Bobby WolffFebruary 17th, 2018 at 2:23 pm


While game and slam contracts usually, because of their greater importance in the winning and losing, get the attention of bridge analysts, part scores most times offer more variety, therefore more complicated, and often in tournament bridge matches decide a close match.

Without going so far to disagree with your line of play, since it appears sound, I think my choice as declarer would be to duck the first heart, win the second and then lead a diamond from dummy. If East has the diamond ace (even without the king) he might be quite tempted to rise, and with it may allow declarer a much easier road to at least 8 tricks in spades. If East does duck, then probably the nine would be the right choice from declarer with the idea of ruffing diamonds in dummy (after a cross ruff is set up).

Of course, at trick three it is difficult to impossible to predict (anywhere near) the specific lie of the other three suits except to expect a fairly even distribution, because of the lack of further bidding competition (with each side having about the same number of hcps) but, as it often does, spades out bidding hearts.

My above choice of leading a diamond at trick 3 is only based on what “feels” more fluid than declarer’s choice of a low club from dummy, plus, of course, the pressure it might put on East.

As always, thanks for taking the time to dig deep with your overall opinion, accenting, as would the column, of leading the queen of clubs, a play an inexperienced player, as East would likely not even consider, much less choose. Finally and an additional clue would be the unlikely possibility of West having a 6th heart, since with six and a very limited strength hand (South’s opener, about as light as it gets), he might have made a NV defensive jump overcall, instead of a simple 1 heart bid.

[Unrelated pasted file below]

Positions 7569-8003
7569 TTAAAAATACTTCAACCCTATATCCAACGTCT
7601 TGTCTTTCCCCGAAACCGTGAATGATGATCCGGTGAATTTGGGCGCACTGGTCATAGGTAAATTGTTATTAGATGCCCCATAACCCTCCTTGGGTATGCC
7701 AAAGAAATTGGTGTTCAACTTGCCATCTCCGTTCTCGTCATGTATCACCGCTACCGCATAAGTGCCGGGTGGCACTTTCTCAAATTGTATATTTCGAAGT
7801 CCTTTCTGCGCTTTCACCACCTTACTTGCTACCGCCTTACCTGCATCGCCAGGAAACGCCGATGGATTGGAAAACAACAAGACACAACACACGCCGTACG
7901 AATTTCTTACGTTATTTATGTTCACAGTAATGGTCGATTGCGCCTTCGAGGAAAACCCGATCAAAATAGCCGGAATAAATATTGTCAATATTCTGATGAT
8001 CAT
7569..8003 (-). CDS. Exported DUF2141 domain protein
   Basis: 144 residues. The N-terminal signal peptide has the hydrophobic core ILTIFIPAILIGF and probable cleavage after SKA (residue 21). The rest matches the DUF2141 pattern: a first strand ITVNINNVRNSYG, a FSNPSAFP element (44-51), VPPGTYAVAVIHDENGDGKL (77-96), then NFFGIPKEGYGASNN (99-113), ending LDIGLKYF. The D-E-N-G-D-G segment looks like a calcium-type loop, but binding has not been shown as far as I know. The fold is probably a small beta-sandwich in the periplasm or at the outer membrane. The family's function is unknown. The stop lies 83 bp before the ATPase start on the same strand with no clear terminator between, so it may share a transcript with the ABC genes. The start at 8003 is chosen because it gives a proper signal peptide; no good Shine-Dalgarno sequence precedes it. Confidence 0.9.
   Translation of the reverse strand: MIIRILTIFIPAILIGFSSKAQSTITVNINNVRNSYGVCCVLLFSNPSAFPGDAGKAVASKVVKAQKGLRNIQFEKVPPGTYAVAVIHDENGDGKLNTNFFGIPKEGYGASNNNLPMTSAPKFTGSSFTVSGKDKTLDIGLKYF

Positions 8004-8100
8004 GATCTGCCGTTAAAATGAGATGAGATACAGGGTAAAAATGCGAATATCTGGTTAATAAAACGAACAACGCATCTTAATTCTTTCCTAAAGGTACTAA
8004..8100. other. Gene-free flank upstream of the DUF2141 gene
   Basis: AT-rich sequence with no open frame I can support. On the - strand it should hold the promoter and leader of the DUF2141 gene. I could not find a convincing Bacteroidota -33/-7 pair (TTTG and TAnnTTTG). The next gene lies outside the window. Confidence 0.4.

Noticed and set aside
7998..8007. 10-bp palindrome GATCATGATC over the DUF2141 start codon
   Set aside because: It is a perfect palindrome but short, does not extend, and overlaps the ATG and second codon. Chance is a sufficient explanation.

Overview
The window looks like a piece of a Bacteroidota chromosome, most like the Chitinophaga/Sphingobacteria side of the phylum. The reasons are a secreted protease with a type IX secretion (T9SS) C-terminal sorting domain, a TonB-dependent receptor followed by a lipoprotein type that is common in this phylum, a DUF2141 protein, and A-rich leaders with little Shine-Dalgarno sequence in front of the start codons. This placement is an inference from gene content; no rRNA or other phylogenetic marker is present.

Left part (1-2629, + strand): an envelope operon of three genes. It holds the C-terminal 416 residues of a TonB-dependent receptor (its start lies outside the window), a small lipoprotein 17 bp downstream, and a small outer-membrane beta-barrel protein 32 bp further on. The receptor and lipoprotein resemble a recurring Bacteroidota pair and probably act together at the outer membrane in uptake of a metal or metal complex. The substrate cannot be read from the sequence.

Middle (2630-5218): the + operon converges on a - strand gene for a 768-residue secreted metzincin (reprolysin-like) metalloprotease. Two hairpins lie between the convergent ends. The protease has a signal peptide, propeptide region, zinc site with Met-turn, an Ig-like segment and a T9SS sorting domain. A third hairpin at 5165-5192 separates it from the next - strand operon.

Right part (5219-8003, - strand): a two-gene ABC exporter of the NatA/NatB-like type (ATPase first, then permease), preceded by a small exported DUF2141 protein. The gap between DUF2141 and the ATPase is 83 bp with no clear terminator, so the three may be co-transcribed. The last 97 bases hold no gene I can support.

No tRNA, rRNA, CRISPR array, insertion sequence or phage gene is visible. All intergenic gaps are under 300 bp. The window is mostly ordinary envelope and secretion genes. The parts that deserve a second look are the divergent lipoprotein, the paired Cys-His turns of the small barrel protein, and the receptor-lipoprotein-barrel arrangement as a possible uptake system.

Finally, because of the many different specific layouts, it is difficult to pinpoint, as a reflection on teaching, exactly what to do, since it almost always coincides with what one’s theoretical worthy opponents are also doing.

Therefore the above paragraph only emphasizes, while on defense, try and figure, based on the bidding and the play by both sides up to then, what the original holdings of both unseen hands figure to be. Without doing that successfully, it makes an already difficult game, that much more so. However everyone should be determined to do as well as he or she can do, and many will be surprised by their positive results, as more and more experience is gleaned.